On Tue, 19 Nov 2002 21:13:11 +0000, Lyle Johnson wrote:

> Tim Hunter wrote:
> 
>> I need to define <=> in a class. What is the appropriate thing to do when
>> the "other" argument is not an object in the class? For example, comparing
>> myObject <=> nil, which actually happens in the debugger. Should I just
>> send it to the superclass?
> 
> If you can somehow coerce the other argument into the receiver's class, 
> that would work. Otherwise, I think most or all of the built-in classes 
> just raise a TypeError exception.

Thanks to everybody for their help! Actually, I had mistakenly asked two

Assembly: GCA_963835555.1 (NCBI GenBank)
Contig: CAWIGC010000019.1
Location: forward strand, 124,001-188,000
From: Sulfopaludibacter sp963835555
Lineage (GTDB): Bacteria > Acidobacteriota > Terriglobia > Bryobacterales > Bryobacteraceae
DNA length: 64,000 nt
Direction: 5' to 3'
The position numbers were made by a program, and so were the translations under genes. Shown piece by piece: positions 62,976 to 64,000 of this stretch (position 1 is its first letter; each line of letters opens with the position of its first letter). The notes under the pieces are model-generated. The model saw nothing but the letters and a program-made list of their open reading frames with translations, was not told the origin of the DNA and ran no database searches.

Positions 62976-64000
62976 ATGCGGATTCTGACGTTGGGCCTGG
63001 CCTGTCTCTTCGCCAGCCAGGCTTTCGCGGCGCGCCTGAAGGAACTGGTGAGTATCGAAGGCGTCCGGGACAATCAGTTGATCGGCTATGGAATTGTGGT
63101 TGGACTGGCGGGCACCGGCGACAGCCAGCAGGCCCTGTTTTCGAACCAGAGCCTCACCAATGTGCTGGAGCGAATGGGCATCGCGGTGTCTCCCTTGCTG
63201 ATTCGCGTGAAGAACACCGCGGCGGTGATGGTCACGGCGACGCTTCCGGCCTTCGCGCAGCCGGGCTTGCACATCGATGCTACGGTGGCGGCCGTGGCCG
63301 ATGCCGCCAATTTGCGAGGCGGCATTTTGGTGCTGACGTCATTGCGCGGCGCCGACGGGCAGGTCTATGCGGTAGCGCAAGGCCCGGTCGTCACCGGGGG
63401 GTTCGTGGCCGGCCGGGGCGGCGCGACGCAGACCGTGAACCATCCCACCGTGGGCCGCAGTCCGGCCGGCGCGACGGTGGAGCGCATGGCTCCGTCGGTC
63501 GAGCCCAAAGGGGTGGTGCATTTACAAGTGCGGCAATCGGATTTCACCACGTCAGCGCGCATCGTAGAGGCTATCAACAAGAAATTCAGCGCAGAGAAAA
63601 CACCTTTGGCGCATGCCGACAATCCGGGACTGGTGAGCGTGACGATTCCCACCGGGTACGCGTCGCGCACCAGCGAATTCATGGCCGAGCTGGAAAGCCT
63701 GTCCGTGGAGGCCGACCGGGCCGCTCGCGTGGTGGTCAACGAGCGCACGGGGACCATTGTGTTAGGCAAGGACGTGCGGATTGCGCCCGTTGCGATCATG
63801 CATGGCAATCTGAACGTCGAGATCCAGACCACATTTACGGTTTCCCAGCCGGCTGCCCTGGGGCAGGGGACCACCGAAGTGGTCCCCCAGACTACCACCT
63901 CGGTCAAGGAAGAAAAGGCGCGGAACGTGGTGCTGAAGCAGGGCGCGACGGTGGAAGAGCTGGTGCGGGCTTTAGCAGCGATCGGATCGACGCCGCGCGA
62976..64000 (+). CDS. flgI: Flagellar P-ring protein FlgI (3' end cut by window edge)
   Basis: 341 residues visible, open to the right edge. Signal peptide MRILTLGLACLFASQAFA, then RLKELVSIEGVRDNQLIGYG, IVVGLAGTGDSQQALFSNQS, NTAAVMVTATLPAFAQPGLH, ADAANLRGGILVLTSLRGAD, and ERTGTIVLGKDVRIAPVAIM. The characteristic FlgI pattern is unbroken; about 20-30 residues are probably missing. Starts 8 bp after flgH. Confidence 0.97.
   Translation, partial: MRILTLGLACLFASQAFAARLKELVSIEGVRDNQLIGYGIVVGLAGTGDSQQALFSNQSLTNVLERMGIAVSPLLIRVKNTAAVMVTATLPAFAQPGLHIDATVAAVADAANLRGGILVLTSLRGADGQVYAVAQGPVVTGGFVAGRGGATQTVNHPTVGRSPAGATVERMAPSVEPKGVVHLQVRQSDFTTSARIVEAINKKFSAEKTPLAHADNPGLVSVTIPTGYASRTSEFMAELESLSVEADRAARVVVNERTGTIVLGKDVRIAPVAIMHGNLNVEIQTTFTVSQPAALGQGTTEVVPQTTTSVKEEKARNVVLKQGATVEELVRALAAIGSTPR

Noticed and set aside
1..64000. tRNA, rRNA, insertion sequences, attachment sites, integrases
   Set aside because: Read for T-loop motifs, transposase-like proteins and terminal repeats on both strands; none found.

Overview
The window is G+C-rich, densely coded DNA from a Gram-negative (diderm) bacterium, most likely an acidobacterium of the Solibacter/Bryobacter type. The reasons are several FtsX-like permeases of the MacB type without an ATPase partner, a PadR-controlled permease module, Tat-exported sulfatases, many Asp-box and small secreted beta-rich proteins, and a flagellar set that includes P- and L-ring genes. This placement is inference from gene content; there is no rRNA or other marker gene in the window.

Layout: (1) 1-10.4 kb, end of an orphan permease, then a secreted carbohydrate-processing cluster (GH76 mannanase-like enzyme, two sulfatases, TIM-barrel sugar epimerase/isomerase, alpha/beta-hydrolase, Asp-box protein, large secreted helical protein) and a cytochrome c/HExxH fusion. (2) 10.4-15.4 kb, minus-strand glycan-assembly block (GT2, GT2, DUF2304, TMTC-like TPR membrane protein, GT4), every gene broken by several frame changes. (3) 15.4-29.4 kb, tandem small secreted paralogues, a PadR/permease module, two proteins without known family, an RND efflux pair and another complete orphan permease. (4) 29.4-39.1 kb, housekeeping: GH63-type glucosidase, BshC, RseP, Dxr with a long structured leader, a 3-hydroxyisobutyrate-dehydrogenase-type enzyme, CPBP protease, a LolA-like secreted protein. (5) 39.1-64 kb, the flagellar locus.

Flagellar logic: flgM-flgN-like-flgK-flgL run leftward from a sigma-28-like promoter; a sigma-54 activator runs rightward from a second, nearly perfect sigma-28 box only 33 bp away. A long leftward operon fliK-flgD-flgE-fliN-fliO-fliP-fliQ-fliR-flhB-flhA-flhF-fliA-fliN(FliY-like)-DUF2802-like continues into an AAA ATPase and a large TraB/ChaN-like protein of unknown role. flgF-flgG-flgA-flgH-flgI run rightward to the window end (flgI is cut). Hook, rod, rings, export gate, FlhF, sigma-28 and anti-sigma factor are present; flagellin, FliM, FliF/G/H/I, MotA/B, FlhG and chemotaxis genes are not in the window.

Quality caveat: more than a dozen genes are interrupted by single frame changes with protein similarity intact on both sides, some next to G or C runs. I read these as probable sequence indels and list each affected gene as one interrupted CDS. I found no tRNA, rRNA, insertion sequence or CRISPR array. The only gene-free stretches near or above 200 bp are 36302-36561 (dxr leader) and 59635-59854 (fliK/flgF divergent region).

questions in one. The first question should've been "what do I do in my
== method when the other argument isn't an object in the same class?" The 
answer is obviously "return false".

The second question should've been "what about the <=> method?" and the
answer is "raise TypeError".

Here's more-or-less what I ended up with:

    def ==(other)
        return false unless other.kind_of? self.class
        return (self <=> other) == 0 ? true : false
    end

    def <=>(other)
        unless other.kind_of? MyClass
           raise TypeError, "#{other.class} can't be coerced into MyClass"
        end
	# do the comparison & return the result
    end

Any suggestions?